The boy’s mother contested the denial of coverage through the claims administrator’s internal review process. In support of her appeal, she furnished documentation from the boy’s psychotherapists, evaluators, and educators in addition to police reports and juvenile court records. Collectively, these materials described his difficulties involving physical and verbal aggression, emotional volatility, lack of impulse control, and thinking errors. This pattern of conduct, the mother maintained, posed a danger to her son and to others.
A second psychiatrist-reviewer scrutinized the administrative record and recommended that the claims administrator uphold the denial of benefits. He cited the absence of any medical necessity for the placement and reiterated the conclusions of the first psychiatrist-reviewer. The claims administrator denied the internal appeal in a letter to the woman.
The woman sued her group health insurance plan under ERISA to challenge the decision of the claims administrator partially denying her claim for benefits. The complaint claimed that the claims administrator committed serious procedural violations by not engaging in dialogue with her, answering her questions, or taking materials into account that she submitted in the course of the internal review.
The United States District Court for the District of Massachusetts granted the claims administrator’s motion for summary judgment and upheld the partial denial.
The First Circuit United States Court of Appeals affirmed the district court’s finding that the plan administrator did not commit procedural violations, vacated the district court’s application of the arbitrary and capricious standard to the plan administrator’s decision to deny benefits, and remanded. The court held that the woman received a sufficiently definite explanation of the claims administrator’s reasons for denying benefits; the letter from the claims administrator ended with an outline of the relevant internal appeal procedures and, thus, substantially complied with that aspect of the ERISA notice requirements; the claims administrator’s mere act of upholding a denial of benefits could not mechanically be equated with overlooking medical evidence that tended to support a different outcome; and de novo review applied to the plan administrator’s decision to deny benefits.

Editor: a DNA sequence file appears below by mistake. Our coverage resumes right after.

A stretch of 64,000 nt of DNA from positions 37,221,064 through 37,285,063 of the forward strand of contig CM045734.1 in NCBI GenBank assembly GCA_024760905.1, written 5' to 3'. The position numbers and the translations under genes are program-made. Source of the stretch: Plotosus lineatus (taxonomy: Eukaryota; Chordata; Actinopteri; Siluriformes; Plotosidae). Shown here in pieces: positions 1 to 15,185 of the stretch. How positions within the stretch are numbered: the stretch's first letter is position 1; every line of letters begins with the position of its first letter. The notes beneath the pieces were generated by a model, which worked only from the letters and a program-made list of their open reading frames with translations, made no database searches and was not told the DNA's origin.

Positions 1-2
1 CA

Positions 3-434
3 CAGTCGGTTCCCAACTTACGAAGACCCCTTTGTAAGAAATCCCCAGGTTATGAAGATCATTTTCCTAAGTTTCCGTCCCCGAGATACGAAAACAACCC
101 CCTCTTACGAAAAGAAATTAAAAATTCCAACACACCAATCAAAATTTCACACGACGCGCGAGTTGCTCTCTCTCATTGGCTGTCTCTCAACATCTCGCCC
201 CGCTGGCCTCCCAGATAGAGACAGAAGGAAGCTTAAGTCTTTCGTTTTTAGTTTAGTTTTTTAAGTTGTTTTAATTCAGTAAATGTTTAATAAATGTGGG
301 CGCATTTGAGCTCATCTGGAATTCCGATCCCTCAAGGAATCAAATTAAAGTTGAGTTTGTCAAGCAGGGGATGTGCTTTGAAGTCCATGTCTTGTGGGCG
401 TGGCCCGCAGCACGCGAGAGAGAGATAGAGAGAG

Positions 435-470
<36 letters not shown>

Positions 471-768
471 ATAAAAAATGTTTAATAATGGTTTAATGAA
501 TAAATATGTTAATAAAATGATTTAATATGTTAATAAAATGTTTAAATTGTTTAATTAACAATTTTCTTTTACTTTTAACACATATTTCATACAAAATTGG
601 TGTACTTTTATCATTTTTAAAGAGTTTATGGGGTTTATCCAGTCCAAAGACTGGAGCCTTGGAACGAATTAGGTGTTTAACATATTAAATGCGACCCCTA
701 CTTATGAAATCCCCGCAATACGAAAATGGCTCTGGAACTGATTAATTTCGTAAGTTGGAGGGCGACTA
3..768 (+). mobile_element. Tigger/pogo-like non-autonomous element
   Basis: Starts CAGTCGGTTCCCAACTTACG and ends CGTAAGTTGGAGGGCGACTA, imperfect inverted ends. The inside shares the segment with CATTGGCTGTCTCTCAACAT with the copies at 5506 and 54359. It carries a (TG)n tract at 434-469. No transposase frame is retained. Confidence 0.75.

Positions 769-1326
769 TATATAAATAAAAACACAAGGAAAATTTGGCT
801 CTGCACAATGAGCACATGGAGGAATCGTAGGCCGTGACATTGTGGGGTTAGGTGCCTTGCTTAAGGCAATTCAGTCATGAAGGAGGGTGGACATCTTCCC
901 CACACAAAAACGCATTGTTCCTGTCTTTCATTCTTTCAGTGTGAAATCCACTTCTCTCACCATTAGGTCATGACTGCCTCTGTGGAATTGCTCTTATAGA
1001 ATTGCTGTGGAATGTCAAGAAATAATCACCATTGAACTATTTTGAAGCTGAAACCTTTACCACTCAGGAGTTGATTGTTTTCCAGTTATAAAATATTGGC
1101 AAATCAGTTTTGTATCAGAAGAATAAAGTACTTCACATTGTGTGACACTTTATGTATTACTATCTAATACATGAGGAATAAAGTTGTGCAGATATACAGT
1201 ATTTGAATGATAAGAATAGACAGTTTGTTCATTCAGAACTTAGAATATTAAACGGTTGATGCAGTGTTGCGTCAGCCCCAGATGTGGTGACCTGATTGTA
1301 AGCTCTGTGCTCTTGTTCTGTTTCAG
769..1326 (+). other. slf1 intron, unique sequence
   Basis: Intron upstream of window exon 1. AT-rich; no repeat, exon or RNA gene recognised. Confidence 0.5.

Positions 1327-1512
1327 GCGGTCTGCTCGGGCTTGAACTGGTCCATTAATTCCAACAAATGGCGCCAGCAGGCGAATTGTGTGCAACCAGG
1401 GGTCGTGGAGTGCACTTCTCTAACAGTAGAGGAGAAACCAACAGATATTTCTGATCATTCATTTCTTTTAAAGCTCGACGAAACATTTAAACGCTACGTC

The woman received a sufficiently definite explanation of the claims administrator’s reasons for denying benefits. The letter from the claims administrator stated “your child’s clinical condition does not meet the medical necessity criteria required for an acute residential psychiatric stay in the area of symptoms/behaviors.” The court found this was a clear and concise communication of the reasons it was denying payment for some services, even in the absence of a discussion directly engaging with the plan’s medical necessity criteria.
The letter from the claims administrator ended with an outline of the relevant internal appeal procedures and, thus, substantially complied with that aspect of the ERISA notice requirements. Although an ERISA claims administrator must give particular reasons for the denial of benefits under a group health insurance plan, it need not spell out the interpretive process that generated the reason for the denial. The record showed the woman developed an effective claim and was able to navigate the claims administrator’s internal review process.
The claims administrator’s mere act of upholding a denial of benefits could not mechanically be equated with overlooking medical evidence that tended to support a different outcome. The claims administrator was not obliged to accept unquestioningly the pronouncements of the boy’s psychotherapists. Even though a participant under a group health insurance plan is entitled to have the claims administrator engage in a meaningful dialogue and clearly communicate the reasons for its actions, ERISA does not create any obligation for claims administrators to respond exhaustively to each and every list of questions a participant propounds.